An exception…Egypt

I had decided when I started this blog, that I would not discuss politics, and some religion issues.  But today I will make an exception.  Due to the fact that our brothers and sisters in Egypt are going through a change of monumental magnitude, I will say a few words.

I was born and raised up to the age of twelve under a dictatorship.  I know what the people of Egypt have been going through throughout all these years.  I believe, 30 years.  That’s exactly how long the dictator in the Dominican Republic, Trujillo, lasted.  I even had a hard time typing his name.  Still I can feel some kind of intimidation saying his name.

When you are living under such a system of government, the freedom and liberties we all take for granted in the United States of America, do not exist.  Still to this day, when I am having a phone conversation with my mother, she refuses to discuss some issues because she always says, you don’t know who is listening.  The reason my father took all his family out of the country was mainly because he had five daughters.  Daughters meant that when one of the relatives or sons of the dictator wanted to have one woman, it didn’t matter if the female was young, single or married, she will have to go with them, and if there was a pregnancy involved, nothing could be said or done, otherwise all your family will just disappear in the middle of the night.  No one would dare to ask any questions.  One of my uncles, extremely bright young man, law school student, had the courage to speak against the “government” and he disappeared.  Complete silence.  A few years later he showed up on the streets very mentally disturbed.  “They” had given him electric shocks to damage his brain.  You just had to accept things or you and your family will die.

Anyone that has not been under this system of government will never, never have an idea what it is to live all the time afraid and scare.  But mostly unable to speak your mind even inside your home.  I remember vividly when my father used to turn on three radios in our home, so he could listen to one broadcast in spanish (the program was called “The Voice of America”) to keep updated with what was going on outside of the country.  One of our neighbors will come on broadcast days, and both of them used to get very close to the radio to listen, while my mother would be peeking out of the door to make sure no one was around. 

When finally in March of 1961 this dictator met his creator, even to tell us the news (we already were living in Puerto Rico), my father closed all the windows of our home and got us together in a bathroom, closed the door, and told us the news and to pretend that we were sad.  That’s how bad “they” had managed to intimidate everyone.  We were out of the country, but still very afraid.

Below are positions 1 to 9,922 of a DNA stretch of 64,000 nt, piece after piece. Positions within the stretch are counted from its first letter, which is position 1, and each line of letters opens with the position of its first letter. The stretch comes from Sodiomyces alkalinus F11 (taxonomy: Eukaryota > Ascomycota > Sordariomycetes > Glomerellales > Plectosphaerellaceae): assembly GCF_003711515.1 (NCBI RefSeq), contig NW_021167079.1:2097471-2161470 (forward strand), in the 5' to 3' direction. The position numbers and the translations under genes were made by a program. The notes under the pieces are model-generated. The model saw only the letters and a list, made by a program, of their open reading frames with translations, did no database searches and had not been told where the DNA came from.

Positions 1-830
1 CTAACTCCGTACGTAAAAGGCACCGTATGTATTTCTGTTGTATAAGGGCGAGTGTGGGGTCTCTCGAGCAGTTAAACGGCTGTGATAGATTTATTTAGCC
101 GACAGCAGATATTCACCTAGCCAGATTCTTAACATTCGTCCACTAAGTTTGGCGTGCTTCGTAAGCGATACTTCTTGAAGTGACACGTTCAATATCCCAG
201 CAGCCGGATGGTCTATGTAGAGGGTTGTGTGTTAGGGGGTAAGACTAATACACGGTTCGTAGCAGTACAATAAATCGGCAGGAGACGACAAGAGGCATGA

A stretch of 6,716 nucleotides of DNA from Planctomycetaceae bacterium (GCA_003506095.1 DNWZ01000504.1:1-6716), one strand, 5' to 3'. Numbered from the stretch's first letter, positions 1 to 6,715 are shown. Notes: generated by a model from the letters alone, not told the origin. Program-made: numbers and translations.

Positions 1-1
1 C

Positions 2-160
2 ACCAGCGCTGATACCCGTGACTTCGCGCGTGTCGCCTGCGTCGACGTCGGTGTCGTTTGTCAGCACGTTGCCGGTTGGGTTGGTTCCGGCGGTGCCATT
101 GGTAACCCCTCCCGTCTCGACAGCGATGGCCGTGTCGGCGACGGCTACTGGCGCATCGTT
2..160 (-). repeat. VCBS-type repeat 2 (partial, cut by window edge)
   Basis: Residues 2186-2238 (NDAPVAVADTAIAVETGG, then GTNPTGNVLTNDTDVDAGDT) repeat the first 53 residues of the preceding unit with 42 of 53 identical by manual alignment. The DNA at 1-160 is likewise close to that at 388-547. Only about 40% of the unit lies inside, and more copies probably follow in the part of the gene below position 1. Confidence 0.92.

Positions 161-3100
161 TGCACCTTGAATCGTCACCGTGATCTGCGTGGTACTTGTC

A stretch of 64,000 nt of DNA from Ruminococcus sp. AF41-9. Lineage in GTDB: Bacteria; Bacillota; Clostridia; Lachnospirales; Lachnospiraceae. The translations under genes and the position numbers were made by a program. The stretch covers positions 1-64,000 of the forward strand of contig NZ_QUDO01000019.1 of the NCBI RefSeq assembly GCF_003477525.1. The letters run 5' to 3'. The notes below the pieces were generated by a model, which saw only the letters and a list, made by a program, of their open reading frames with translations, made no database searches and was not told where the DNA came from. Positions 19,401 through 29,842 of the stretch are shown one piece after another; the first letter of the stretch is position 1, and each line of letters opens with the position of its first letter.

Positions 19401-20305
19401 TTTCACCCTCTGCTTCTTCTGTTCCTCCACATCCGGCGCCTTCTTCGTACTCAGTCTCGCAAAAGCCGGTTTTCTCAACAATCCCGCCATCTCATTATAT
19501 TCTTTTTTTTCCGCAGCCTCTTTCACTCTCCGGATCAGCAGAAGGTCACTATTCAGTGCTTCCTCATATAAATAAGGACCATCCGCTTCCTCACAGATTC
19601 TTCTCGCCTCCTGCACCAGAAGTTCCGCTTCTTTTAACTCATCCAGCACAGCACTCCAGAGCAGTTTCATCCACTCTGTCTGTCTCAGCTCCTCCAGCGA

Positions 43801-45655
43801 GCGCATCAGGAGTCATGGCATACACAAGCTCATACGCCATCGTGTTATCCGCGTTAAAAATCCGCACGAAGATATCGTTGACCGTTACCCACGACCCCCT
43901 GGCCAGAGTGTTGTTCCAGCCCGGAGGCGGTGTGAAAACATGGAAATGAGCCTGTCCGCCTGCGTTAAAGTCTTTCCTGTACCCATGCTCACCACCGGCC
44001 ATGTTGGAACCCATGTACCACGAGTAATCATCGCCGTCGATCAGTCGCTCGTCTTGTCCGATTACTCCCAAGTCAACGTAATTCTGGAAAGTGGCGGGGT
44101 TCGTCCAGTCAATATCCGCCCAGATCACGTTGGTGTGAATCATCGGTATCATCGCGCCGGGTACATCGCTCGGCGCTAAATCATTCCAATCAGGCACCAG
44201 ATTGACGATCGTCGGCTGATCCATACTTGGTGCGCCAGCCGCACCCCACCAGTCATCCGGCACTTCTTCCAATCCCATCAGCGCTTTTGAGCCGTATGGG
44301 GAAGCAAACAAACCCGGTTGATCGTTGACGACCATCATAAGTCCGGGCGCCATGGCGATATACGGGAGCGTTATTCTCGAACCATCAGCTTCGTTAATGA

That’s why today I am making an exception.  Let’s all be grateful here in our beloved country, The United States of America, where we the people have the power, even if you believe this or not.  I strongly believe in our system of government and I am grateful for it.

To all my sisters and brothers in Egypt, I send you my best wishes for a peaceful transition and I think the rest of the world joins me in saying to you, that we are all very proud of you and your accomplishment.

A toast to freedom and its different expressions.

Your Happy Contessa

P.S.  See you on Monday!

Published by happycontessa

I enjoy writing about my experiences in the land of many happy birthdays!

4 thoughts on “An exception…Egypt

  1. At this stage in my life, anger is an emotion I try to cancel all the time. Not good for my aura. Most of the people that unappreciate our system of government do it out of ignorance. I think ignorance and apathy are more abundant in these days in any field than any other form of behavior. But as for me and my house, I will be forever grateful and forever a student of life and its components. If one thing affects me, it affects us all. Thanks for reading and expressing yourself.

  2. I am so sorry about your uncle. How very sad and very scary that that is the reality for so many people in so many countries STILL. I am amazed at your father’s guts and strength to get you all out to safety. I want to thank my fellow countrymen who fight for our freedoms. And, HC, I thank God for you!

    1. Believe it or not, my uncle is still alive. He is in an institution for the mentally ill. After we found him on the streets, he went on to finish his law degree and graduated Magna Cum Laude. He never practiced law, but that’s how brilliant he is. Yes, the reality of life for some people in other parts of the world is very hard compared to ours. But somehow, most of the people in under-developed countries are happy. Happiness is totally irrelevant of the monetary worth they may have. Thank you for reading, commenting and being such a gracious person.

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